4 Paleo Diet Tips to Boost Your Gut Health

By on November 6, 2014

“Let food be thy medicine and medicine be thy food.”

A Greek guy named Hippocrates (who did a lot of natural Paleo diet eating, himself) made this statement something like two thousand years ago, and yet: we still have a hard time understanding it.

veg

Attribution Some rights reserved by avrene

For instance: when your head hurts, you usually take an aspirin. When your throat hurts, you take cold medicine. When your stomach hurts, you take one of those strange, chalky tablets and wait for the bubbles to dissipate.

And yet: the headaches keep coming back. The throat pains linger. And the stomach problems occur with each passing day and meal.

What’s more—recent scientific research shows that unhealthy bacteria lurking in your gut can actually negate your overall health—from your head to your throat to every cell in the rest of your body.

Understand: your gut contains trillions and trillions of bacteria—something like ten times the amount of cells you have in your entire body. And a lot of those bacteria are beyond comprehension. It’s clear, however, that your gut health defines about three-quarters of your body’s immune system; it further balances your metabolism and actually decreases your chances of depression and several autoimmune disorders.

Several elements of your lifestyle create nasty gut bacteria, including:

1. Continuous stress.

2. Low-fiber diets.

3. Several antibiotics (another reason to make food thy medicine).

4. Toxins in grains and wheat.

Look to the following Paleo diet tips to regulate your gut health:

1. Omega-3 Fatty Acid-Rich Foods.

Foods rich with omega-3 fatty acids include salmon and other types of seafood. Recent studies state that omega-3 fatty acids actually work to decrease your risk of gastrointestinal diseases, and they further work to heal and solidify your intestinal walls, relieving you from scary leaky gut syndrome.

salmon

Attribution Some rights reserved by angeloangelo

2. Bone Broth.

Oh, the glories of bone broth! It’s pulsing with natural glutamine, glycine, and gelatin, which all work to heal your gut walls and provide a proper environment for healthy gut bacteria. Learn how to create bean broth in a later Paleo diet blog post from yours truly!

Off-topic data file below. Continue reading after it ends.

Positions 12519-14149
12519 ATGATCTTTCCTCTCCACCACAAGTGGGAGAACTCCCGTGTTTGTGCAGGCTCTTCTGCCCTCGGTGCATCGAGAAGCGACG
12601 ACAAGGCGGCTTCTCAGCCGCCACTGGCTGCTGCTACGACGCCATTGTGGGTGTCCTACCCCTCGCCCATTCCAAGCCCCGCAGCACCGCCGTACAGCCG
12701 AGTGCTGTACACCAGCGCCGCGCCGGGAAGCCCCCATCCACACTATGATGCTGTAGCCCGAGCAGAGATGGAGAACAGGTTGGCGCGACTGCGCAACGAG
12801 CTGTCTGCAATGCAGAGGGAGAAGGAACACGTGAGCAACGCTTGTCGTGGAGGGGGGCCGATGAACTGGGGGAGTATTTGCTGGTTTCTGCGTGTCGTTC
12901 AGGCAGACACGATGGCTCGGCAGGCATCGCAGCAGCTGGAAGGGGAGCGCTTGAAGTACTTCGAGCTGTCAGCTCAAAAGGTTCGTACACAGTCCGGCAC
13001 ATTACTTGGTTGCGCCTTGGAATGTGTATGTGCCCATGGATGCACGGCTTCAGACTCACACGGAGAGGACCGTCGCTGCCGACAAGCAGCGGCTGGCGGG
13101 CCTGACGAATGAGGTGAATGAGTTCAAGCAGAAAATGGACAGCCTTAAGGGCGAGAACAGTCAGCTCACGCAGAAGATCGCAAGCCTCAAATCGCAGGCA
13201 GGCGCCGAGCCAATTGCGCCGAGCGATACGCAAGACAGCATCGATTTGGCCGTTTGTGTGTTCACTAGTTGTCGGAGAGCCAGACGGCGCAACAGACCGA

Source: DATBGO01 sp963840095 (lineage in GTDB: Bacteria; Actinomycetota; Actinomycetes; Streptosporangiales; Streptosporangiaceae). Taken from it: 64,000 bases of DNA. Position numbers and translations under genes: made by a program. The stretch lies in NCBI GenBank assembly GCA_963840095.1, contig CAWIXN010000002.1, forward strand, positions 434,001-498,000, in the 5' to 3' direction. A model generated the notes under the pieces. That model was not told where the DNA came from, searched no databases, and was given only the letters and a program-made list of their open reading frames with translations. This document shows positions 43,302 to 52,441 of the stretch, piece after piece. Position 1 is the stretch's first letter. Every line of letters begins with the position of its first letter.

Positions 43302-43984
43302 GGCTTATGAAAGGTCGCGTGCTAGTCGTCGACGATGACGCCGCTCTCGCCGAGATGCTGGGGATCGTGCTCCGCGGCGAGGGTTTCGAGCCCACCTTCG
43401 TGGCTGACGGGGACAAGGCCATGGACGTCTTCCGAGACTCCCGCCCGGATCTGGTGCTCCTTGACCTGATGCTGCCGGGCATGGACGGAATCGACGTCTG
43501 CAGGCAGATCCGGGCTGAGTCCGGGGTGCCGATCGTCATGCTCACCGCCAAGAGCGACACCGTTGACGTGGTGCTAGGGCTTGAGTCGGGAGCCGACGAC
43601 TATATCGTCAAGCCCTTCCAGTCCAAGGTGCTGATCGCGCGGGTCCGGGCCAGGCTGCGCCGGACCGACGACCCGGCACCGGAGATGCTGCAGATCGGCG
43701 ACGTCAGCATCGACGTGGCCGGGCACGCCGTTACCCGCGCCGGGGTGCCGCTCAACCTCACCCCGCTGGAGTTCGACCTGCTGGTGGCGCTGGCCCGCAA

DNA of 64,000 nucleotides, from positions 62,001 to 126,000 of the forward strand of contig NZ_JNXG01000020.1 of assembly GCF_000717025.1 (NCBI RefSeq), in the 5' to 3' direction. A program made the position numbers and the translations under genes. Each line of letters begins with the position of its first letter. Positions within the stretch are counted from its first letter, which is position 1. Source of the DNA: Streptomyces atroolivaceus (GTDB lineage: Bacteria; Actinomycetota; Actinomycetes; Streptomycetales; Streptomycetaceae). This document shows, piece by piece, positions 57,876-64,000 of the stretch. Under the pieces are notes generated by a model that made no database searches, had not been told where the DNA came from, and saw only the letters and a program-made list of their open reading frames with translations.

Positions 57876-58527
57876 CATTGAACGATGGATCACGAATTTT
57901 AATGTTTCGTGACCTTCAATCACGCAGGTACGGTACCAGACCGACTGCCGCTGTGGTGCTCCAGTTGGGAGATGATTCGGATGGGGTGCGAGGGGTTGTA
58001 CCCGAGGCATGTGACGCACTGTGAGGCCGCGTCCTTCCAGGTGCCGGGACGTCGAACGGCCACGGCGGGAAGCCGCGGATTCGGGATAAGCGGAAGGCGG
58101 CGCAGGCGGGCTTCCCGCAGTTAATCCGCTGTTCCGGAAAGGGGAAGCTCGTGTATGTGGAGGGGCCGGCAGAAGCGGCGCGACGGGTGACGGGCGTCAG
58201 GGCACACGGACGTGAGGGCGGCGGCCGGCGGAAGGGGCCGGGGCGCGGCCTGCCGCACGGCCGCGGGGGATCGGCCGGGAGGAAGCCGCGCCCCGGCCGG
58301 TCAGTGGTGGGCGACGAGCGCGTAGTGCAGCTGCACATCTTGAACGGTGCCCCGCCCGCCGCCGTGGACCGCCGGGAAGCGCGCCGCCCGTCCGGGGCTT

3. Limit Your Carbohydrate Intake.

The Paleo diet works to cut back on your grains, legumes, and wheat intake. If you’re already dealing with gut problems, it’s best to cut down on carbohydrates on a more serious level. Fruit and sweet potatoes, for example, are rich with carbohydrates. Look to lower-carb vegetables to receive nutrients and fiber, like: broccoli, Brussels sprouts, and spinach.

4. Cut Out the Alcohol.

If you often turn to alcohol to alleviate your stress levels (stress levels that are killing your gut health, by the way), try giving the alcohol a break for a while. Alcohol is nearly toxic to your intestines and your gut health. Furthermore, it increases your risks of irritable bowel syndrome and colon irritation.

Beer hinders your gut health and refutes Paleo diet principles.

AttributionShare Alike Some rights reserved by QuinnDombrowski

Instead of drinking to relieve stress, trying going for a walk or taking up yoga. Read a book, write in a journal, or commit yourself to a few hours of your favorite hobby. Drinking isn’t all-bad in moderation. But when you’re healing your gut and your intestinal lining, there are a million better things for you in the world than your favorite cocktail or beer.

Heal your gut, and boost your overall health with the Paleo diet. Let thy medicine be thy food!

email

About Megan White

Megan White is a Paleo diet food fanatic running around the world, searching for the most nutritional tasty treats in every country she can find. Follow her on her journey as she dodges sugar cravings, works to better her mind and body, and picks up some creative Paleo diet recipes along the way.

Leave a Reply

Your email address will not be published. Required fields are marked *

You may use these HTML tags and attributes: <a href="" title=""> <abbr title=""> <acronym title=""> <b> <blockquote cite=""> <cite> <code> <del datetime=""> <em> <i> <q cite=""> <strike> <strong>